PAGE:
Archive for March, 2008


Sales Management Abundancy, Sales With Purpose No Comments »

Dear Manager,

As managers, one of the single greatest goals is to maximize the effectiveness of those around us. To achieve this, I believe all of us search for a practical concept that can be easily understood and successfully implemented.

The following is an excerpt from a letter I shared with my own associates. Its concept is basic, direct, and can readily apply in the varied sales territories of any organization.

Dear Associates:

There is a single factor that impacts our ability to succeed more than any other aspect in our career. Time, and our ability to consistently manage it at its highest level, is the defining element for all sales professionals.

All of us challenge ourselves, and have an obvious awareness of our own effectiveness in both the personal and professional elements of our week. There is no limit to each of our own abilities to succeed; there are only limitations in time. In essence, every decision we make comes at the expense of another decision, be it personal or professional. Time is very unforgiving.

The consistent and single most effective formula relating to sales time management is orders per week. There are as many similarities as there are differences in each of our sales regions. Each of us has in excess of 100 customers, represents a premiere manufacturer in our industry, and has a similar number of hours to accomplish our goals.

In our industry, If you were to review the average number of orders written by our associates, it would range from 10 to 28 orders per week. In very similar territories, you would continue to see a very similar range in order activity. How are some associates able to consistently average in excess of 20 orders per week, and others not?

The single greatest message I hear from associates with a higher average is the acceptance that it can be done. They didn’t always average this number of orders. It evolved, and now they expect it.

• These individuals create a very high sense of value toward each appointment.

• They have a very specific expectation and objective for each appointment.

• Both they and their customers sense a degree of urgency relating to each others’ time.

• They are very well organized, and have developed a high level of strong>consistency in servicing customers on a 6 to 8 week cycle.

• Finally, these individuals have been able to tighten their schedule enough to allow for just one more appointment each day on a consistent basis.


My initial goal is for you to develop the “thought process” that will allow you to write 20 orders per week. A full-time sales associate should expect to average at least 4 orders per day. TWENTY ORDERS PER WEEK should be a major and consistent focus. Initially, this may seem difficult, but analyze it as it relates to a typical day.

To adequately fill your schedule, begin by setting 2 to 4 appointments each day. Never leave without scheduling your next appointment 4 to 10 weeks in advance. Always be prepared with a “hook” or objective for the customer’s need to schedule their next appointment. This could be a reference to a new product introduction, an upcoming season, a need for inventory and best seller reorder, or simply to introduce a new manufacturer.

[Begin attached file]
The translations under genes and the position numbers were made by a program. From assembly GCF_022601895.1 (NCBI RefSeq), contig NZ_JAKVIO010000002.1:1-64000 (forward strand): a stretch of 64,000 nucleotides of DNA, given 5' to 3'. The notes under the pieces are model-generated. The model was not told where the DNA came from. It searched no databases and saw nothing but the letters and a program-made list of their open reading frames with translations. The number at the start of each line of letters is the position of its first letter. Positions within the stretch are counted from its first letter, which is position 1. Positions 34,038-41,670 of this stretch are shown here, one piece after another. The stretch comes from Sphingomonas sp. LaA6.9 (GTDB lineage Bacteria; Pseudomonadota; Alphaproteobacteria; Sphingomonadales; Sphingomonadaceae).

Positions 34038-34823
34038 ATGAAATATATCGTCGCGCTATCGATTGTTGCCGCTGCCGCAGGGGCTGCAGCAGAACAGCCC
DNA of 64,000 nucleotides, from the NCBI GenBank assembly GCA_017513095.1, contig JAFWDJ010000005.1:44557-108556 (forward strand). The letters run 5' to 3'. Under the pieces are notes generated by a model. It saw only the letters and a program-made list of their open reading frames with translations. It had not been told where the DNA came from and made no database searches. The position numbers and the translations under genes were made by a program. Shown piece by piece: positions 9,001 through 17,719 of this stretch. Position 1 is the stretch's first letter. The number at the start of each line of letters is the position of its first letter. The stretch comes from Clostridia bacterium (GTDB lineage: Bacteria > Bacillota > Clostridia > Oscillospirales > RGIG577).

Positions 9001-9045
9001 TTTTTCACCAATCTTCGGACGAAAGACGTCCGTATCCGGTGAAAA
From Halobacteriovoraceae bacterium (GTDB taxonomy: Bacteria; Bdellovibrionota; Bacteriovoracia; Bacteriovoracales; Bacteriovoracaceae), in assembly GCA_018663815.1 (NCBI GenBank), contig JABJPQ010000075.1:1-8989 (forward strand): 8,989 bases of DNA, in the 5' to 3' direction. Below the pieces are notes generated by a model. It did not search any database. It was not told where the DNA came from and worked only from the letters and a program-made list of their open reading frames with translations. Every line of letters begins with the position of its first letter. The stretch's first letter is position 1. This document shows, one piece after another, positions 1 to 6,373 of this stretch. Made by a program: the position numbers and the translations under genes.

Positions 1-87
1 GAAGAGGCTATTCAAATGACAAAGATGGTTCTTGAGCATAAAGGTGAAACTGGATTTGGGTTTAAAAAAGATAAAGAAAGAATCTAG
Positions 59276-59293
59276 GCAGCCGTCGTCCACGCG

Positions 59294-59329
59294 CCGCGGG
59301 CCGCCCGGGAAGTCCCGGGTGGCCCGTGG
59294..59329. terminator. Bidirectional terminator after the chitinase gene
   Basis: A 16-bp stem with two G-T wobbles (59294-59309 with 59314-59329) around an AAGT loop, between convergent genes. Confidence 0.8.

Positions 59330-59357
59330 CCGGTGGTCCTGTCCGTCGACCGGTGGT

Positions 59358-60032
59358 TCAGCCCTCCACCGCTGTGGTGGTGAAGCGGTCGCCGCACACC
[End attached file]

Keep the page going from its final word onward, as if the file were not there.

Suggest that it is in your customer’s best interest to see you on a much more frequent basis. This will minimize best seller outages, and promote better cash flow with smaller but more consistent orders.

How can your customers deny you more frequent and smaller orders?

You will find their orders to be similar in size and their annual sales will soar. In all cases, you have to develop the sense of urgency to schedule that next appointment.

If only 2 of your appointments result in an everyday and seasonal order, or orders with 2 separate manufacturers, you have achieved your initial goal of 4 orders per day. With the quality of manufacturers we represent, all of us should be able to schedule 2 appointments and average 2 orders with each appointment.

Set your objective to develop 80 customers who on the average will purchase 2 manufacturers from you. (Some accounts will purchase 3 or 4, others will purchase only 1.) Then, set a goal to see each of these customers on an average 8-week cycle. (Some you will see at 4 weeks, others at 10 weeks.)


It’s an interesting formula that works! It does not take into consideration new account development, additional seasonal orders and accounts that order on a more periodic basis, which will only increase your daily average above 4 orders. Begin by setting an initial objective of 3 orders each day with an eye toward that 4th order. If you are currently averaging 4 per day, is there an opportunity to achieve a 5th order?

This process has already been proven successful within our organization. The key element is not to rely on only two appointments each day to attain your goal. The objective is to consistently have 3 and 4 appointments on a daily basis.

It is accepted that manufacturers of everything from fork lifts to chewing gum all expect growth in a given year. These fundamentals, taken to heart, will provide you with the annual growth anticipated by this organization.

Now is the time to incorporate the elements of this program into your daily routine. This should not require additional hours beyond those of a territory serviced by a full-time sales associate. Please take this challenge to heart. It should be your highest goal. Define your target and expect it to happen.

Using a concept such as this will reinforce your objectives as a manager. Fairness and consistency are critical to any program’s success. Bring visibility to your objectives. Use them in your conversations and future correspondence. Take advantage of the fact that your sales force is focused on a single thought process. Finally, be sure to acknowledge and reward those who achieve their goal.

Personal Regards,


INTERPERSONAL© is published by INTERPERSONALBIZ.COM, Keenan Longcor, Editor, ©2008. Duplication of this publication is permitted for both personal and business use. Excerpts may only be quoted with acknowledgment of INTERPERSONAL/INTERPERSONALBIZ.ORG as the source. For re-publication rights, please contact the editor at KEENAN@INTERPERSONALBIZ.COM

Management, What We Can Expect, Volume XI

Management Rewards, Sales Management Abundancy No Comments »

Dear Manager,
In the hiring process, we all hope to come up with that very special find: an individual who exceeds our expectations and achieves greater success than their peers. These types of relationships are rewarding at so many levels they can seem almost magic.

Early in my agency’s growth, I was very fortunate to have one of these individuals join me in Portland to assume sales representative duties for a number of accounts. This was an individual who challenged and rewarded our organization, enjoying success far beyond that of the previous representative. That previous representative was me.

Until that time, most of my company’s rewards had come from personal efforts. This individual’s performance taught me the pride and fulfillment we receive in another’s success. I often think of this relationship with gratitude, and used it as a model for my company. I could never have fully appreciated these achievements without having personally serviced the territory. It was a great lesson.